Pakistan places 145th on the press freedom index and 154th in terms of human development.
In the case of the Oceanic country, regulatory laws were passed to give financial cushion to local publishers who had continuously argued that they should be compensated for contributing the links that drive audiences and advertising dollars of digital platforms like Facebook and Google.
Therefore, Australia’s Media Bargaining Code was not designed to restrict free speech as Nigeria’s information minister portrayed it.
It was designed by authorities in Australia to strengthen publishers when negotiating payment for news content used on tech firms’ sites.
Australia passed the new law in February. It required internet companies’ platforms to pay local media outlets and publishers to link their content on news feeds or in search results.
This resulted in a standoff between the tech companies and the Australian government, but it was resolved after series of concession deals among the parties.
This perhaps explains why Australia ranks 25th on the free press index and has the 8th best human development index in the world.
Stifling free speech
Mr Mohammed maintained that the regulation of social media was not targeted at stifling press freedom and gagging free speech.
However, critics have accused the Nigerian government of wanting to model its moves on some countries with undemocratic practices.
The detractors also accused the government of cherry-picking what suits its agenda, while turning a blind eye to the human developmental strides in some of the countries cited.
The government has, in turn, said that without the regulation, the proliferation of fake news and abuse of information would continue and Nigeria’s corporate existence would be under threat.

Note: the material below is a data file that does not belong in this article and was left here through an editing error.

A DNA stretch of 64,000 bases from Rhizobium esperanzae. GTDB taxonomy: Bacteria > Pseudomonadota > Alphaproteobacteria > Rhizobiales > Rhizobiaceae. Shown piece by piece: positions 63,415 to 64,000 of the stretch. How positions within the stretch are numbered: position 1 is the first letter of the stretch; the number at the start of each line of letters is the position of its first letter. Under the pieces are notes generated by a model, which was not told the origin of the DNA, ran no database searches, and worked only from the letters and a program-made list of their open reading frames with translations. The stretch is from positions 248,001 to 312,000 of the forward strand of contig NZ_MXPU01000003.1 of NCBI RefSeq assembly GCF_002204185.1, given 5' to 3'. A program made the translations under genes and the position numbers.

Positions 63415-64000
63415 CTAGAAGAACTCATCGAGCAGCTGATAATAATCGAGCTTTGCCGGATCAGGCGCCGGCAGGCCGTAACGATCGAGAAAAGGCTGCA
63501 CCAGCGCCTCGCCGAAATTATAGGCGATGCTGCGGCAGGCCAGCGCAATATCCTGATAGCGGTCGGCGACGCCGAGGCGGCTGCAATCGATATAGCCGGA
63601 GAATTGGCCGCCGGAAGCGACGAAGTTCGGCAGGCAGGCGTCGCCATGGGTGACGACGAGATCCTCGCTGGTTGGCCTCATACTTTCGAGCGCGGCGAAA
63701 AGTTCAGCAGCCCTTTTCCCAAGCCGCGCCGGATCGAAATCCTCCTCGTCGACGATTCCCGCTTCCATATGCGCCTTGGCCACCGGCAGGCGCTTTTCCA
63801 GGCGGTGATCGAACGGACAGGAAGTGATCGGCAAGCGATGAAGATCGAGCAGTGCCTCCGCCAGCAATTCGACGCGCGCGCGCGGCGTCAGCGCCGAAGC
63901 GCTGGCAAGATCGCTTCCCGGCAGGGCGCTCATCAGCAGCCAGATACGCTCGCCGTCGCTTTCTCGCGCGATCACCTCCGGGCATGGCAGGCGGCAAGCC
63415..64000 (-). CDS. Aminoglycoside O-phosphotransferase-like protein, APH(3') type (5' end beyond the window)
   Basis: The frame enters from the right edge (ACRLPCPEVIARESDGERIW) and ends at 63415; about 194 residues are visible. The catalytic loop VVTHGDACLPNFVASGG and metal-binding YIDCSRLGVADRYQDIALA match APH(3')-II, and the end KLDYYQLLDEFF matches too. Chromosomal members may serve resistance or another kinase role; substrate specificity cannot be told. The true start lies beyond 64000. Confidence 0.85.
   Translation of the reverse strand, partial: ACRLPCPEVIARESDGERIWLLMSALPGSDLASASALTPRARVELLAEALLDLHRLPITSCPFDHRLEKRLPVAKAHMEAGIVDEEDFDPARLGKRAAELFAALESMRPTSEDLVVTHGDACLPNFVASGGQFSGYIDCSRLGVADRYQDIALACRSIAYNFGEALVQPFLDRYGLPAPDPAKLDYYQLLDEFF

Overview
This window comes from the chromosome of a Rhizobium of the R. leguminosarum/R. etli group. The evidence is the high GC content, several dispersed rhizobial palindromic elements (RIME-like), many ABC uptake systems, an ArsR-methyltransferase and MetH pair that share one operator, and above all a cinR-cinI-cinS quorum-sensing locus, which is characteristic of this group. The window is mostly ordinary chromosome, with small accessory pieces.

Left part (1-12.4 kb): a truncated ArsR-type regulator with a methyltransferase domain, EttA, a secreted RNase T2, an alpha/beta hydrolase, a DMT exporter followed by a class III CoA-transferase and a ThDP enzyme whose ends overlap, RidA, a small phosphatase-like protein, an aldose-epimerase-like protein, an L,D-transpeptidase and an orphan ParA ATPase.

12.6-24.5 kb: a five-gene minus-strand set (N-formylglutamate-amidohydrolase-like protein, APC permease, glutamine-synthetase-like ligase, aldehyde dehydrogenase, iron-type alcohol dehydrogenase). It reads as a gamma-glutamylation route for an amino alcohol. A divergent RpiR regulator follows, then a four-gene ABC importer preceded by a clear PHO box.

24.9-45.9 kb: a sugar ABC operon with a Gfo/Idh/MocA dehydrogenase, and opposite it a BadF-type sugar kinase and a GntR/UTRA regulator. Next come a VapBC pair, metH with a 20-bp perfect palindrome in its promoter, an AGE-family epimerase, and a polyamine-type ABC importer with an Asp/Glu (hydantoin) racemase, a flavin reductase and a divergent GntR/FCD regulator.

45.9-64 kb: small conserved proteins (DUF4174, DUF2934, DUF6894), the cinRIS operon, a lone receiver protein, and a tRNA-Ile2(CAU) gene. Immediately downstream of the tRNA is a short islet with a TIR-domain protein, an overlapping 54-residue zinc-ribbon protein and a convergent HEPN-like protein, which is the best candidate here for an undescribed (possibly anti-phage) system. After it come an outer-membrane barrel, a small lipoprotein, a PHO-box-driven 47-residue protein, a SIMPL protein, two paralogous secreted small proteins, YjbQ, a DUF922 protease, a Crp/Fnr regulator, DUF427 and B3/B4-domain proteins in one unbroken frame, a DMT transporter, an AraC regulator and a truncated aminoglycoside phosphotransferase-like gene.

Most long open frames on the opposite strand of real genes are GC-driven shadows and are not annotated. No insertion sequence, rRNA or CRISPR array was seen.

“We must not confuse press freedom with irresponsibility,” Mr Mohammed said. “How can you stay in your country and allow your own platform to be used to propagate war in another country?”
“Our appeal to Nigerians is that they should understand where we are coming from. We have no intention to stifle people’s freedom or to cut off the source livelihood of anybody.”
But, media advocates have faulted this, saying the government needs to be more open and rid itself of fake news first while also guaranteeing freedom of speech on and offline before making moves to regulate the media.
Freedom of speech and press freedom, they said, have a far reaching impact on the lives of the people.
“We are concerned about an alarming backsliding on human rights across Nigeria as the Federal Government and State authorities continue to use the criminal justice system and repression to silence peaceful dissent, while failing to ensure accountability for violations of rights. People continue to suffer repressive measures including unlawful surveillance and harassment, arbitrary arrests, detention and unfair trials,” a coalition of civil society organisations including Amnesty International and the Centre for Democracy and Development (CDD) said in a recent statement.
“The Nigerian authorities have continued to propose laws to regulate the social media, and restrict the rights to freedom of expression, access to information, and media freedom, including through legislative bills popularly known as the ‘Hate Speech Bill’ and ‘The Social Media Bill’ which both provide severe punitive sanctions such as the death penalty in some cases, for social media users convicted of “crimes” provided under them.”
Support PREMIUM TIMES' journalism of integrity and credibility
Good journalism costs a lot of money. Yet only good journalism can ensure the possibility of a good society, an accountable democracy, and a transparent government.
For continued free access to the best investigative journalism in the country we ask you to consider making a modest support to this noble endeavour.
By contributing to PREMIUM TIMES, you are helping to sustain a journalism of relevance and ensuring it remains free and available to all.
TEXT AD: To advertise here . Call Willie +2347088095401...